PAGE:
Only a week ago, the words President Trump sounded like satire – at least to me, living far away from the states in Australia. However, 60 million people voted for him, and the world faces an interesting future.
So what, some might say, you don’t live in America? What does it matter? Aside from Australia’s strong ties to America (thanks to WWII), it matters because Trump’s election victory is a symptom of the wider rise in society of the anti-science movement.
We live in a world where people genuinely believe that life-saving vaccinations are evil, that science can’t be trusted (except for the science that gave us the internet so we can shout about it). People like David Wolfe, who believe that gravity causes arthritis, and salt keeps water attached to the earth, have more followers on social media (8.3m on facebook) than esteemed scientists like Neil deGrasse Tyson (3.5m) and Bill Nye The Science Guy (4.6m).
Climate change ‘sceptics’ are easier to understand, because the current answers are uncomfortable. But that only means we need to fund more science. Not follow the people, like Trump, who want you to think it’s a hoax perpetrated by the Chinese.
Trump won because he appealed to the rise in anti-intellectualism. He spoke a racist, sexist platform than 60 million people agreed with. Not only that but his Vice President beliefs that gay people can be ‘cured’ by electrocuting them, that women don’t own their bodies (he has that in common with Trump – although they come at it from opposite ends), and that smoking doesn’t kill. The list of his anti-science standpoints is a long one.
Several writers have drawn parallels to the fall of the Roman Empire, the rise of Hitler, and other dictators. That’s not to say that Trump will go down this road, but the risk is there. Let’s hope that people see that risk and join forces to prevent this possible future.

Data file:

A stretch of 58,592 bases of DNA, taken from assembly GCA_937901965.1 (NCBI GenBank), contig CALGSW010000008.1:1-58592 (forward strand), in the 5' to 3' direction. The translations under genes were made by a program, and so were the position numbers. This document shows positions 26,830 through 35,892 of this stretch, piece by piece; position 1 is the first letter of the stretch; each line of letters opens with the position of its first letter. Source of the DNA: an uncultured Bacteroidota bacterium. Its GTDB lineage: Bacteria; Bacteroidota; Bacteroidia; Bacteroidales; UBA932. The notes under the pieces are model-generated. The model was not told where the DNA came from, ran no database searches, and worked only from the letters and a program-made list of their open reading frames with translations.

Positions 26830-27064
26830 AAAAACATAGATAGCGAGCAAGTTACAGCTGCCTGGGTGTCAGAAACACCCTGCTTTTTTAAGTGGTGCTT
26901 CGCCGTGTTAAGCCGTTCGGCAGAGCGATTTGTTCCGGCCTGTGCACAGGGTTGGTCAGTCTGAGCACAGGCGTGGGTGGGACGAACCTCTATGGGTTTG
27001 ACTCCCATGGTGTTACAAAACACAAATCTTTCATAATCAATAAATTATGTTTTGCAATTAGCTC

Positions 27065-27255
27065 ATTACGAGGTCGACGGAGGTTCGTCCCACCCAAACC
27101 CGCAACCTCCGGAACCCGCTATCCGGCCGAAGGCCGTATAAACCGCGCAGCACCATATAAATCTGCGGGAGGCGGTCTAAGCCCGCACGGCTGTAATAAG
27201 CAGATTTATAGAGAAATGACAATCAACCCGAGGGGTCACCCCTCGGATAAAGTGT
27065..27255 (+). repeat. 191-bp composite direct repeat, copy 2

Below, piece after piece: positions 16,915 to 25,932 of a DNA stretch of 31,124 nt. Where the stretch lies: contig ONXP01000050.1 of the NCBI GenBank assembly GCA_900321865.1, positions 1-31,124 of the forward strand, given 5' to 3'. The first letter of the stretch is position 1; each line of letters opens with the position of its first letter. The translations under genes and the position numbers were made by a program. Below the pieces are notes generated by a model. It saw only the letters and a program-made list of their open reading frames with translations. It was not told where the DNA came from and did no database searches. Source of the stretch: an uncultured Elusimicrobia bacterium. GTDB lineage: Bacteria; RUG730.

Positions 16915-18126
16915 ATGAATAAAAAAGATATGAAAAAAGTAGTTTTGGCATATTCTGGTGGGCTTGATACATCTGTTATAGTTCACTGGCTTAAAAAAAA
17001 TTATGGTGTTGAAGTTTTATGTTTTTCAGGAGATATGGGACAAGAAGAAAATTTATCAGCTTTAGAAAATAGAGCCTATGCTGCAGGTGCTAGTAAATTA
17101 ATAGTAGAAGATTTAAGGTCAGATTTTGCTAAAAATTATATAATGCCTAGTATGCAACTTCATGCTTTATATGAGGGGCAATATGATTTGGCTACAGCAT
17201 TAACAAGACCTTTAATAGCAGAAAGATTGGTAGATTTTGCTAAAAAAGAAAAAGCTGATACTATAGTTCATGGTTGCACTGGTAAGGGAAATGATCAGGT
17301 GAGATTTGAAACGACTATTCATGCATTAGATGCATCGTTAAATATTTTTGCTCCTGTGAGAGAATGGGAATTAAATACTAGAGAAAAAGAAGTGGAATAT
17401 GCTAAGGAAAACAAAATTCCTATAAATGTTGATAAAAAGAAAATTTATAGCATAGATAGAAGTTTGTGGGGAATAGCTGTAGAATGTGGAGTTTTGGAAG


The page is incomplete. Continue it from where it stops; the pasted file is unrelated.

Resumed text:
If we are to use history to project – the next item to keep watch out for is book burning. Hilter’s SS burned books on the streets. Stalin put writers and journalists into gulag camps. Read about the Cultural Revolution (1966-1976 in China) and how it influences Pol Pot to also murder educated people first (more came later). This is recent history. It’s not something that happened eons ago. If you want that, the Romans burnt down libraries when their Empire fell.
Image from Wikipedia: 1933 book burning in Nazi Germany
The interesting part of this projection come when you contemplate the romance genre. If the USA gets to the stage of book burning, banning writers and other thinkers, there are two options for romance.
Unlikeliest is that romance will be recognised properly as a feminist genre. Romance writers have fought for this stance for a long time. If this is true, romance will be high on the ban list.
Much more likely is that romance will continue to be dismissed as trash. This option makes me smile. Why? Because this gives us a strong voice and a medium to tell subversive stories. A good history of the genre and how it does this is Maya Rodale’s Dangerous Books for Girls.
What can we do today? Today we can read as many diverse books as possible. Trump won on a racist, sexist platform. Support writers who represent all the things his voters voted against – read LGBTIQ books, read Muslim books, read books written by African American authors, read books by disabled authors, read all the books by all the people Trump wants to suppress.
I buy a lot of books, but I’ve gone through my purchasing history and here are a few books that met the guidelines above that I’ve bought in the last couple of months.
Stan Grant – Talking to my Country
Alyssa Cole, etc – Daughters of a Nation: A Black Suffragette Historical Romance Anthology
Mary Creese – Ladies in the Laboratory (Vols 1,2,3)
Alexis Hall – For Real
Justina Ireland – Promise of Shadows & Vengeance Bound